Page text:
In rotation: 1/9/20

Stoke-on-Trent, UK | City’s HMV store is safe as music retailer warns up to 13 stores could close: The Hanley branch has been left off a list of at risk stores. The city centre’s HMV store has again escaped the axe as the music retailer warned of job losses and the closure of up to 13 stores unless it is able to secure new deals with its landlords. HMV has confirmed that a further three stores will shut at the end of the month, with new tenants already lined up to move into the properties. The High Street giant says another 10 stores are at risk of closure. However, HMV Hanley, based within the intu Potteries Shopping Centre, is not currently in danger. This time last year, the popular city centre store was facing closure after HMV went into administration for the second time in five years. The retailer was rescued when it was acquired from administrators by Canadian company Sunrise Records, owned by music mogul Doug Putman, in a move which saved 100 stores and 1,487 jobs.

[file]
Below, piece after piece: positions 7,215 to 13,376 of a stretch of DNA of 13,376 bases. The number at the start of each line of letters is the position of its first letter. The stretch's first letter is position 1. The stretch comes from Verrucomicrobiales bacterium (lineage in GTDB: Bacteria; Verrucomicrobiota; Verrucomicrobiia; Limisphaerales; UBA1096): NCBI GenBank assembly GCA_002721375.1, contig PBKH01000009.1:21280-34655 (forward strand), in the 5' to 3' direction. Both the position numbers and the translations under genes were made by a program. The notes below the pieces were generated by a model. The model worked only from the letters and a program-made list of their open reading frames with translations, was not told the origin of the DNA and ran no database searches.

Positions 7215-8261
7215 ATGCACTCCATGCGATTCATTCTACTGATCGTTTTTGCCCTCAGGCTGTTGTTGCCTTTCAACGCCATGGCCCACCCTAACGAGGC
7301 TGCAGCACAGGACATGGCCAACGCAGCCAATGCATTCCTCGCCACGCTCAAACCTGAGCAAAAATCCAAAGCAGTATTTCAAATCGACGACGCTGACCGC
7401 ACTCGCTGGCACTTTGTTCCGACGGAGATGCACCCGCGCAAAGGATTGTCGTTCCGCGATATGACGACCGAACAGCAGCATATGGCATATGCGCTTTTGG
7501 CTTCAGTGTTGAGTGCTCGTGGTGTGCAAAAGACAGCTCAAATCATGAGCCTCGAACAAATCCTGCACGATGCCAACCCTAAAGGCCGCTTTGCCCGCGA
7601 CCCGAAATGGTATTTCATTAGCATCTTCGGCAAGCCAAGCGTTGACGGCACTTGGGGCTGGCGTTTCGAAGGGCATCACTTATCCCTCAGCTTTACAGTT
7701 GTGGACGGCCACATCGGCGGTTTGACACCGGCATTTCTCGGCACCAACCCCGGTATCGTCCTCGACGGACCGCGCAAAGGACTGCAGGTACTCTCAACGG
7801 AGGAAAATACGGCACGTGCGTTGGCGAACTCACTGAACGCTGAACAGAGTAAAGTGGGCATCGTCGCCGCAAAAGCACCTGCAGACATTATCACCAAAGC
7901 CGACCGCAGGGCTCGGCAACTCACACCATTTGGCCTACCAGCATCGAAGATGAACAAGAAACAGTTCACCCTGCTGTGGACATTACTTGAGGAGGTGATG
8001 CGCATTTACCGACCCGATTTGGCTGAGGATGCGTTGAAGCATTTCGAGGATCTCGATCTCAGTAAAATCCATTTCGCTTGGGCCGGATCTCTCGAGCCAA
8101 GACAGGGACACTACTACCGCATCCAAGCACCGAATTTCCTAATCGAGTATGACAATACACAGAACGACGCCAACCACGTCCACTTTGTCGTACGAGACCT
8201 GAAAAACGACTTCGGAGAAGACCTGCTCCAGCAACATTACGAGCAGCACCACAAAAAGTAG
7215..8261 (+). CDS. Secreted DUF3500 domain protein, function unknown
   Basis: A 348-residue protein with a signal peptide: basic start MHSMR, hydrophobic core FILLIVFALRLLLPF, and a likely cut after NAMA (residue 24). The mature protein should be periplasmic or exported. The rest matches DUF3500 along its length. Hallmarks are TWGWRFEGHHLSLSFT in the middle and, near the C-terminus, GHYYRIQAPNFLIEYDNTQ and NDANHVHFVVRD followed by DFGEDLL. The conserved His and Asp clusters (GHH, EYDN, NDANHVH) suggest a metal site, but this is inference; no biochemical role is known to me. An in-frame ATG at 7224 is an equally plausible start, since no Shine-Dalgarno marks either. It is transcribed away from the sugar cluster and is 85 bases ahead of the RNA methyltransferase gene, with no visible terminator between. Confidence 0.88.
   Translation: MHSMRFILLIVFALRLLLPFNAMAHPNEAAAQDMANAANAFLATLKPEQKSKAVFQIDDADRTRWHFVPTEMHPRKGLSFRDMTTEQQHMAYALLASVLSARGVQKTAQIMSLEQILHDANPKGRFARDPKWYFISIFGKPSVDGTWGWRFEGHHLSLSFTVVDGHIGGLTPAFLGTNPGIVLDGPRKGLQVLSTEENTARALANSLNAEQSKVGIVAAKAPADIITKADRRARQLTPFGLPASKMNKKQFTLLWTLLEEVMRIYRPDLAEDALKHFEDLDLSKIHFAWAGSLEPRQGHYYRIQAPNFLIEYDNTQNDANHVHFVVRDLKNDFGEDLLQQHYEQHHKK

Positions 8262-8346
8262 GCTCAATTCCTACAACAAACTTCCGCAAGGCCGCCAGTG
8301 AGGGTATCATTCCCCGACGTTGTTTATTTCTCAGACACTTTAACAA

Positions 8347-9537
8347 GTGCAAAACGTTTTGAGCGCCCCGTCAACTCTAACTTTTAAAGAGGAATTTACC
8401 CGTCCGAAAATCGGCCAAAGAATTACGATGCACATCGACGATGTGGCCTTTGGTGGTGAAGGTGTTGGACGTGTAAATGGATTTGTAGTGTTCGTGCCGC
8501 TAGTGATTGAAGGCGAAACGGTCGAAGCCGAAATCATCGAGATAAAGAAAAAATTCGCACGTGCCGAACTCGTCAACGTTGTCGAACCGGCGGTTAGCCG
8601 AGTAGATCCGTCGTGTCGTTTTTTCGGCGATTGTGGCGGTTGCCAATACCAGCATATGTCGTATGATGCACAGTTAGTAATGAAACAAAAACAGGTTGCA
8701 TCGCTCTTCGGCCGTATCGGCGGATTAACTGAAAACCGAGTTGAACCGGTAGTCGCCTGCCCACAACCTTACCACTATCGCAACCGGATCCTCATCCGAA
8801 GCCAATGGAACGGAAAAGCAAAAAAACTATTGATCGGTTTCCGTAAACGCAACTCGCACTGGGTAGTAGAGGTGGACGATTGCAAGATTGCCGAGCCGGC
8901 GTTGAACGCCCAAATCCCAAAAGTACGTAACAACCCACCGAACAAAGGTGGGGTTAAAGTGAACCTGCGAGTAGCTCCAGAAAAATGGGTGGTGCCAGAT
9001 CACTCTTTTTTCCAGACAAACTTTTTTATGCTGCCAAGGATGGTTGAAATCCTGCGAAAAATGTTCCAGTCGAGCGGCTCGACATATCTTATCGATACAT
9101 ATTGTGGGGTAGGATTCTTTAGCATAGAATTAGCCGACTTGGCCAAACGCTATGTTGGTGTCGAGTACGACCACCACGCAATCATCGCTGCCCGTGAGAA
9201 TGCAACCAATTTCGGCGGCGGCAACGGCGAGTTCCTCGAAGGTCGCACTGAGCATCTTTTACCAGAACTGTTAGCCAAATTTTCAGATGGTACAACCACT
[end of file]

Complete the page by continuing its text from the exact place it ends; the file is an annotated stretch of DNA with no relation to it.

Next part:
Pittsburgh, PA | Longtime Pittsburgh Record Store Closing: The store has been around for nearly 25 years. After nearly a quarter of a century, Dave’s Music Mine on Carson Street in the South Side will be closing soon. A store employee confirmed Tuesday that this week is the last that Dave’s will be open on weekdays, although it is expected to be open on weekends for several months. According to Dave’s website, the store debuted in 1996. Originally called Jerry’s Music Market, the store was located on the second floor next to McDonald’s on Forbes Avenue in Oakland. After expanding to five locations, Dave’s scaled back to just the South Side store in 2008; the Carson Street location has been around since 1999. Dave’s will be at least the third record store in Pittsburgh to go under in the past year. In 2019, Rather Ripped Records in Brookline closed, as did Juke Records, a Bloomfield staple for several decades…